Competition drives development of automated security systems

Computer security experts from around the world are set to take part in a two-year competition being launched by DARPA to help speed up the development fully automated security systems.
Written by Leon Spencer, Journalist on

US defence research organisation, DARPA, has kicked off a two year competition that will see over 30 teams of computer security experts from around the world work to develop automated security systems designed to defend against digital attacks as quickly as they are launched.

DARPA, the organisation that gave birth to the internet, plans to hold its Cyber Grand Challenge (CGC) final competition in conjunction with DEF CON, one of the world's largest computer security conferences, in 2016.

For DARPA's program manager, Mike Walker, the CGC might be a competition, but it is being held in the pursuit of technology designed to combat online attacks automatically and in real-time.

"Today's security methods involve experts working with computerised systems to identify attacks, craft corrective patches and signatures and distribute those correctives to users everywhere — a process that can take months from the time an attack is first launched," said Walker.

"The only effective approach to defending against today's ever-increasing volume and diversity of attacks is to shift to fully automated systems capable of discovering and neutralising attacks instantly," he said.

According to DARPA, the first-of-its-kind competition takes aim at a security problem that is becoming increasingly serious, particularly with the increasing number of networked devices flooding into the marketplace as part of the Internet of Things phenomenon.

The organisation anticipates that the two-year competition and its culmination in 2016 will not only accelerate the development of capable, automated network defence systems, but also encourage the diverse communities now working on computer and network security issues in the public and private sectors to work together in new ways.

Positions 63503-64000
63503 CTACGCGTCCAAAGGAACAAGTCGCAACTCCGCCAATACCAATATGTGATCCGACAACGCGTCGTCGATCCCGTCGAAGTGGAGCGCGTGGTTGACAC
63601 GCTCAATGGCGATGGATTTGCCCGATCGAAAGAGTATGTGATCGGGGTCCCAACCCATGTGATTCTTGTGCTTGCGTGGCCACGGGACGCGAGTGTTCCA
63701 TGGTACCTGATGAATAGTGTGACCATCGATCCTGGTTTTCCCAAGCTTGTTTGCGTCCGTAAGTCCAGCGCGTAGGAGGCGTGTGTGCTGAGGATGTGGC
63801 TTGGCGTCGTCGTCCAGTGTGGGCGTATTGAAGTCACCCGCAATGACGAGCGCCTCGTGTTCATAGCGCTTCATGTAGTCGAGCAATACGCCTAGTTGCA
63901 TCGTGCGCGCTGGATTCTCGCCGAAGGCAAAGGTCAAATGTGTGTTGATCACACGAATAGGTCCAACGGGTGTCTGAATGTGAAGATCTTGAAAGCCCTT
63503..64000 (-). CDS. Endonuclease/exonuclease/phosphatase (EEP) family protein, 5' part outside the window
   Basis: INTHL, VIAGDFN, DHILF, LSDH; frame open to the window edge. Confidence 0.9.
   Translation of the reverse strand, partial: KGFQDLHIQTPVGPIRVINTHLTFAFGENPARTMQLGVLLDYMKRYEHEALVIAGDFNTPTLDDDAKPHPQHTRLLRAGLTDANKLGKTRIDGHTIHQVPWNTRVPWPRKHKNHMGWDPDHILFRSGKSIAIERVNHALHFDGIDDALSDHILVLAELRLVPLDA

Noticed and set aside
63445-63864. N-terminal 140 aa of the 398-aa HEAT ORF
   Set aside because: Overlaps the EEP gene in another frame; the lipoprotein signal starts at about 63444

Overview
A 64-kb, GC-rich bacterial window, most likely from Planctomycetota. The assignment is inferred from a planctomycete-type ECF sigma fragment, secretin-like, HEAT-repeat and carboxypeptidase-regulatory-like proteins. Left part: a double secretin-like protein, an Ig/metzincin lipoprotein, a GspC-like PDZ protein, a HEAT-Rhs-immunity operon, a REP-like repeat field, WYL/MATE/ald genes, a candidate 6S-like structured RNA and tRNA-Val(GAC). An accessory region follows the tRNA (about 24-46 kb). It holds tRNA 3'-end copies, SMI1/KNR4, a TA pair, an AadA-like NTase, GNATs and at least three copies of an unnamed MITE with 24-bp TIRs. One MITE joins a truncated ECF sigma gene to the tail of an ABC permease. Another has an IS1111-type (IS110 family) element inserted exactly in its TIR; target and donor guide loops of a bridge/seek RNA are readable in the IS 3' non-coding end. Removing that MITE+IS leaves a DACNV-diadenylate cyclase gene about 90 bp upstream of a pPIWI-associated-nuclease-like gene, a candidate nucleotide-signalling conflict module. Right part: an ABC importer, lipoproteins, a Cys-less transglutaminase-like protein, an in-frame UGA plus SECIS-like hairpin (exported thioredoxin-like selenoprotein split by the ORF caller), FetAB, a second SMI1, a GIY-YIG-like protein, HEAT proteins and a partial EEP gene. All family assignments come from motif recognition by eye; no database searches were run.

"This dynamic is crucial if information security practitioners are to pull ahead of adversaries persistently looking to take advantage of network weaknesses," DARPA said in a statement.

During a kick-off event this week, DARPA released DECREE, an open-source extension built on the Linux operating system, and constructed from the ground up as a platform for operating small, isolated software test samples. DECREE is aimed to provide a safe research and experimentation environment for the CGC.

As of June 3, 35 teams from around the world had registered with DARPA to construct and program high-performance computers capable of competing in the challenge.

Those teams represent a mix of participants from industry and academia and will receive seed funding from DARPA until their performance is tested in open competition involving all teams at a major qualification event scheduled for June 2015.

The challenge plans to follow a "capture the flag" competition format that experts have used for decades to test their cyber defence skills. The approach requires that competitors reverse engineer software created by challenge organisers and locate and heal its hidden weaknesses in a live network competition.


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